Warehouse Address:
15939 Industrial Parkway
Cleveland, OH 44135
Phone: 216-433-7171

Billing/Mailing Address:
16000 Commerce Park Drive
Brook Park, Ohio 44142

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What Are the Different Types of Metal Cutting Saws?

What Are the Different Types of Metal Cutting Saws?
July 29, 2021

When it comes to choosing the right saw for your industrial or production needs, there are so many factors to consider. Allset Machinery understands that this sometimes complex decision-making process can be overwhelming, so here we discuss some key features and details to make things easier for you.

We will give you key data on several kinds of metal-cutting saws that we stock and sell.

Metal-cutting saws that Allset sells:

  • Vertical and Horizontal band saws
  • Upcut saws
  • Circular cold saws
  • Chop saws


Band saws utilize a continuous blade in the form of a band which then rotates around two wheels. They can be used for a wide range of cutting tasks, including:

  • Cutting metal stock down to smaller, more manageable sizes
  • Filing and polishing the metal to finish the product
  • Cutting pipes and bar stock to length

Band saws do generally require extra maintenance stemming from their additional built-in features. Coolant keeps the blades cool and lubricated while brushes and brush wheels can help to keep metal chips away from the blade. Band saws can cut through a wide range of materials, making them a must-have in large-scale and hobbyist operations alike.

Vertical Band Saws

Vertical band saws are typically freestanding and may be set on a bench or mounted on a floor stand. Vertical band saws can be used to cut wood or metal, depending on the blade you’re using. The saw is stationary and the blade is running while the operator manipulates any material being cut. Blade width, material, and operator experience will all help to determine the intricacy of cuts. Vertical band saws make it possible to cut through bundles of metal rods and lengths of conduit, while still enabling operators to create intricate patterns.

Vertical Band Saws: Pros and Cons

PROS: Because you are able to move the object you’re cutting while using a vertical band saw, you can achieve a wider range of cuts and more precise work than you could with hand-held options. Vertical band saws often include a blower to lower blade temperature and make for a cleaner work surface, and can possibly include a built-in welder. Because vertical models are generally smaller and more affordable, they fit perfectly in a personal shop that doesn’t require a high production output.

CONS: Any vertical band saw will be limited by cutting capacity – the width and depth of the throat. This limitation will naturally restrict the actual size and types of material that can be cut. The clamping system differs from horizontal models also and can result in comparatively less-precise cuts. Since the saw is stationary, it doesn’t have the range of use of a horizontal model and if used improperly can open operators to more potential for injury.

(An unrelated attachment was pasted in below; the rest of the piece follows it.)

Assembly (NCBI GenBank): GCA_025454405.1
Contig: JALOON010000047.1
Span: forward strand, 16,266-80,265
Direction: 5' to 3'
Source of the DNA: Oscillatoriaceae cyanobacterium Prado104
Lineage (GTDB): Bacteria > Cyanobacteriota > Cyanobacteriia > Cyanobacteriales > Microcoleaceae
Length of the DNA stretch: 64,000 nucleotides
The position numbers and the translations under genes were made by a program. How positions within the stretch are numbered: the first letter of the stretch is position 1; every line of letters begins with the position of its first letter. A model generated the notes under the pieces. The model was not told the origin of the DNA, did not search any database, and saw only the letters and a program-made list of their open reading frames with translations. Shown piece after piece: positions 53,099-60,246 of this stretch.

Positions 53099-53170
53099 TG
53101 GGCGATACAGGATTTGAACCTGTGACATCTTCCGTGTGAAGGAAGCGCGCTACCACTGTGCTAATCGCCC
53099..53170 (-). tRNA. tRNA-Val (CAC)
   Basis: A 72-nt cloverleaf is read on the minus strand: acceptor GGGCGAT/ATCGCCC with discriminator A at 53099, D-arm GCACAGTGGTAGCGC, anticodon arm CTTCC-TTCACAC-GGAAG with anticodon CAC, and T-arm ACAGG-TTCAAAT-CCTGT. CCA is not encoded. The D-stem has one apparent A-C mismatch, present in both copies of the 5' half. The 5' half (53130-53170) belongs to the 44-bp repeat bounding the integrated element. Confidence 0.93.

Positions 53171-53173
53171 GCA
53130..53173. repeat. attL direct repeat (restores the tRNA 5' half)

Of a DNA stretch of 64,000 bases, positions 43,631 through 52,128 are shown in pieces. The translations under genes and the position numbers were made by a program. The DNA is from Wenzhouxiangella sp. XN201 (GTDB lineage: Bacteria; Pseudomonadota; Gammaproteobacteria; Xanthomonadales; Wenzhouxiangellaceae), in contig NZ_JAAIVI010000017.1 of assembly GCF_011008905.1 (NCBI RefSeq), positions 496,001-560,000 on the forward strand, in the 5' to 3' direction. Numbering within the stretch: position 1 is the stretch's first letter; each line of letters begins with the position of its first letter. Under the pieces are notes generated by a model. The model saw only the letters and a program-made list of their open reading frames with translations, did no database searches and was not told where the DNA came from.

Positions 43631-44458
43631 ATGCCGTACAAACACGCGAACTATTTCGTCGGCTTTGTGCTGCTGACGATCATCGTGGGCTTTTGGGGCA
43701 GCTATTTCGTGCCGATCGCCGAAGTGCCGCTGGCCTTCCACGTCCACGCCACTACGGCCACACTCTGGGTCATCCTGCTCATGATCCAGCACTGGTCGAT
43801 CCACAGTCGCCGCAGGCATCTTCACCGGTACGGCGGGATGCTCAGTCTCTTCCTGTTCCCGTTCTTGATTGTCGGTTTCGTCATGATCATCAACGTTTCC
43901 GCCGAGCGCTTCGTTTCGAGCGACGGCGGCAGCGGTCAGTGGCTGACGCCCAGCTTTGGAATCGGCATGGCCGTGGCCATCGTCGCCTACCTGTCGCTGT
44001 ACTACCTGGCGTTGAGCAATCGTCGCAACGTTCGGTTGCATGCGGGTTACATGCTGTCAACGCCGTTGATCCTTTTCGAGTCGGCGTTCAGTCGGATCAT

Horizontal Band Saws

The horizontal metal band saw is generally used to cut the stock down to size, whereas the vertical saw can be used for more intricate jobs such as filing, polishing, and contour cutting.

If you have enough space in your workshop and coin in your pocket, investing in one of each would be ideal. This would save from changing your vertical/horizontal around each time, and a machine specifically crafted for one use is going to be of higher quality than one with shared capabilities.

The horizontal band saw works with larger pieces of stock so is likely to suit the functions required for a higher production workshop. Although those points should be considered, they still don’t completely determine whether you should have one or the other.


Just as the name suggests, upcut (or “up cut”) saws conceal the blade until the moment of cutting. Once the operator pushes the correct buttons, safety mechanisms will engage and cutting can begin. These powerful saws produce accurate results and make fast work of cutting non-ferrous metals. Saw blade feed can be hydro-pneumatic and this type of saw can perform both miter and straight cuts.

Upcut Saws: Pros and Cons

PROS: Upcut saws allow for high production volume, thanks to speedy and accurate cutting abilities, the capacity for large blades, and higher horsepower. Upcut saws also make it easier to cut smoothly through thicker rounds, squares, and bundled or stacked materials. Protective hoods not only house the blade, but also work to contain flying chips. These and other layers of built-in safety redundancy features can reduce the potential for injury or accident, serving as an affordable way to help keep operators safe.

CONS: All in all it’s hard to list disadvantages associated with the use of upcut saws. If a workforce is particularly averse to involuntary safety precautions, this type of saw may present some minor inconvenience or lack of direct control.


Cold saws are a classic option for metal cutting. They typically comprise a blade and motor connected to an arm that is set to a pivot point, enabling the spinning blade to move down vertically through the material being cut. As do other saw varieties, cold saws chip material as the blade spins, effectively transferring the heat generated from the cut. Liquid coolant is used also, both to regulate the temperature of the material and lubricate the teeth of the blade. They can be used to achieve accurate cuts on many different shapes, including rods, tubes, and extrusions. Use cold saws for a variety of larger and heavier metals, and to execute both straight and angled cuts.